Glass Lewis Updates Its US Compensation & Governance Policies for the 2016 Proxy Season

Published: November 2015


While Glass Lewis did not make major compensation policy changes, it did clarify its approach for evaluating one-off grants and announced a number of governance-related updates.

Glass Lewis & Co. ("Glass Lewis") published its 2016 proxy season policy updates for the US market on November 13, 2015. Unlike prior years, the updated policies were not announced on the Glass Lewis blog or on the corporate webpage. Instead, corporate and investor subscribers were alerted to the policy updates via an email announcement. Consistent with the prior year changes for the 2015 proxy season, Glass Lewis did not make any material executive compensation related policy changes, but instead, simply provided more context around the firm's evaluation of one-off grants of cash and equity to "Named Executive Officers" ("NEOs") and regarding the quantitative and qualitative factors used to assess equity compensation proposals. Similar to Institutional Shareholder Services, Inc. ("ISS"), much of the Glass Lewis updates center around broader director or governance related proxy ballot items, as discussed in greater detail below.

US Voting Policy Changes

Compensation Policy Changes

  • Evaluation of One-Off Awards: Specific to sign-on compensation for NEO transition arrangements, Glass Lewis has clarified that sign-on arrangements should be clearly disclosed and accompanied by thorough disclosure regarding the nature of the payments and how they were negotiated. Further, the rationale for any "make-whole" compensation (both the award itself and the amount) should be disclosed. Additionally, for severance or sign-on compensation, Glass Lewis may review the executive's regular target compensation levels or sums paid to other executives (i.e., a predecessor, where appropriate) in evaluating the reasonableness of such arrangements.

    In the context of one-off awards, Glass Lewis also wants to see clarification about how such awards will ultimately affect any regular ongoing compensation arrangements (where applicable). In reviewing the appropriateness of such grants, Glass Lewis evaluates the terms and size of the grants in the context of the company's overall incentive strategy and granting practices, as well as the current operating environment.

    Aon Hewitt Comment: The Glass Lewis Policy Updates regarding one-off awards is not new, but is instead the formalization of the historical approach to reviewing such awards. The clarification published in these Updates should remind corporate issuers of the need to adequately disclose a sound rationale for such awards (for the award itself and the design and size of the award).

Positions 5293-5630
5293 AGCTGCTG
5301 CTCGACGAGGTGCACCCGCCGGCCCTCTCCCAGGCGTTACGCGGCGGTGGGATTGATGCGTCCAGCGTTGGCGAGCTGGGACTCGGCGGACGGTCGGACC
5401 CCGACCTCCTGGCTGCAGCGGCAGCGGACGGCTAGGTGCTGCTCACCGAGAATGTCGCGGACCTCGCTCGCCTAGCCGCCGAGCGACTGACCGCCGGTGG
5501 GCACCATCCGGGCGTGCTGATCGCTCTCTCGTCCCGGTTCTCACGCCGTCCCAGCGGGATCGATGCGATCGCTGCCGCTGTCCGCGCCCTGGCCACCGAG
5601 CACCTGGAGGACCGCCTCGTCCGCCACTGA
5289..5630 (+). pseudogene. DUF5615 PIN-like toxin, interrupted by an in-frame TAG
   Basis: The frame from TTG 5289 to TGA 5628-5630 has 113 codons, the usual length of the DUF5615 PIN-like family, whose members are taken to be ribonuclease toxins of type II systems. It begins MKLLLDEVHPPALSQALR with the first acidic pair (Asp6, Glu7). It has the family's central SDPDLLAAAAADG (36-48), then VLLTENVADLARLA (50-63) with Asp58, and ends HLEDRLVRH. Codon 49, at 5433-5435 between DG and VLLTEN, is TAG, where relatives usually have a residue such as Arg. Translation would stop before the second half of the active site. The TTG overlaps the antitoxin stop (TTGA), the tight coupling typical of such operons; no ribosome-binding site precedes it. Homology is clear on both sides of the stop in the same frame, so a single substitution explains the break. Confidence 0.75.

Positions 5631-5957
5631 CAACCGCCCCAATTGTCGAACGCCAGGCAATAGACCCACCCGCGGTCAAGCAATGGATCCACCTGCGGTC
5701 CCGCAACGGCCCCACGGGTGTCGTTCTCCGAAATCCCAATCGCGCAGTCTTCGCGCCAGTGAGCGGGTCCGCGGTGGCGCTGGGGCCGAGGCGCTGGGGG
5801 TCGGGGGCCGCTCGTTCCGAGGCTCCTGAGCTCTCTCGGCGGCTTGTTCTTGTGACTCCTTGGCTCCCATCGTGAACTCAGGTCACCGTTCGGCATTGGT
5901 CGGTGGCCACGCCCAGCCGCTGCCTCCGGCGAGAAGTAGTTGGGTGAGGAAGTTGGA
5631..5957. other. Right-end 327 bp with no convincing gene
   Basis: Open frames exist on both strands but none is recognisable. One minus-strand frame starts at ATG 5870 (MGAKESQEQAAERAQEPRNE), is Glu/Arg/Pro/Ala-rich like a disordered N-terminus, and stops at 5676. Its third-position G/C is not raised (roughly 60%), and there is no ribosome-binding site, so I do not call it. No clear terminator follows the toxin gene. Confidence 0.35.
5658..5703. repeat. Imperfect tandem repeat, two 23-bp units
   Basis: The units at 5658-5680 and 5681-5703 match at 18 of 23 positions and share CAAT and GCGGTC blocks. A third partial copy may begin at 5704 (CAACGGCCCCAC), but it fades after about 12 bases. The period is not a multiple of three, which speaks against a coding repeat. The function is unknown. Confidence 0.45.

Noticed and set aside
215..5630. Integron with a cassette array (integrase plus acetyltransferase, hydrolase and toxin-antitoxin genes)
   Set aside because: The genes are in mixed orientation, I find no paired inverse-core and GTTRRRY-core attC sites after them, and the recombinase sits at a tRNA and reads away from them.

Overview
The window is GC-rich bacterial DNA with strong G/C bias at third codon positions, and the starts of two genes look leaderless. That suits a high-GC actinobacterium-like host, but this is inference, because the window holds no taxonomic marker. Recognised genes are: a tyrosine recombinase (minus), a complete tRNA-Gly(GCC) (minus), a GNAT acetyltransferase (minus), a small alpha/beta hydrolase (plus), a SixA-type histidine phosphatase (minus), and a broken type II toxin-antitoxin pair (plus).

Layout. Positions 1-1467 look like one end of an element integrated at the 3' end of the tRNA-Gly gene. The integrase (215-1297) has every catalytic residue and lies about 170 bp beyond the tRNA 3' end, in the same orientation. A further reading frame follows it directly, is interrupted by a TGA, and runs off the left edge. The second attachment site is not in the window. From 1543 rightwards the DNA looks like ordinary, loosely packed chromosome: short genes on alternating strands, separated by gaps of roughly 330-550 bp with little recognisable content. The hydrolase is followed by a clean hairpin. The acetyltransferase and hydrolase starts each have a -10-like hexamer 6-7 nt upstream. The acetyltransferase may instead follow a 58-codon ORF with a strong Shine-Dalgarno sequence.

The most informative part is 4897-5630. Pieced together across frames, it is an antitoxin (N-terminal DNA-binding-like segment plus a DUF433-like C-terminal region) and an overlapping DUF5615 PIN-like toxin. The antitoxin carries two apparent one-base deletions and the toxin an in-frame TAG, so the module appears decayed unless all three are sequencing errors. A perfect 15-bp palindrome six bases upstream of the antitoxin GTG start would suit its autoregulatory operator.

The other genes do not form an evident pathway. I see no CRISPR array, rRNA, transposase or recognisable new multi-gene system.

• Evaluation Factors for Equity Compensation Plans: Glass Lewis has provided further clarification regarding its approach to equity compensation plans. Specifically, Glass Lewis has added language stating that the evaluation is based on both quantitative and qualitative factors. The qualitative factors include plan administration, method and terms of exercise, expressed or implied rights to reprice, and the presence of evergreen provisions. These are factors that they have already evaluated for years, but have now decided to add specific language to the published guidelines. Similar to the evaluation of one-off awards, the Glass Lewis policy on equity compensation plans, as well as its application has not ultimately changed. Lastly, the guidelines now include a reference that Glass Lewis considers a company's size and operating environment in determining the appropriateness of share requests.

    Aon Hewitt Comment: Similar to the Policy Update for one-off awards, the Glass Lewis Policy Update for equity compensation plans is not new, but is instead the formalization of the historical approach to reviewing such awards. This clarification is likely the result of feedback from issuers and investors alike, as the Glass Lewis approach has historically been perceived as a "black box." Increased visibility as to how Glass Lewis assesses equity compensation plans has been requested by corporate issuers for years.

Director "Overboarding"

  • Beginning in 2017, Glass Lewis will recommend shareholders vote against directors who (a) are executive officers of public companies and serve on more than two boards and (b) non-executive directors who serve on more than five public company boards. This is more restrictive than the current guidelines of three and six, respectively. A grace period for issuers has been provided and voting recommendations for the 2016 proxy season, when Glass Lewis will rely on the previous thresholds.

    Aon Hewitt Comment: Consistent with final policy changes at Institutional Shareholder Services, Inc. ("ISS"), Glass Lewis has published fairly restrictive overboarding requirements. While the grace period before negative vote recommendations will be issued is a welcome addition to the Policies, many directors will likely be surprised at the negative commentary that may be included in the Glass Lewis reports this year if they exceed the new overboarding thresholds.

Exclusive Forum Provisions (for IPO companies)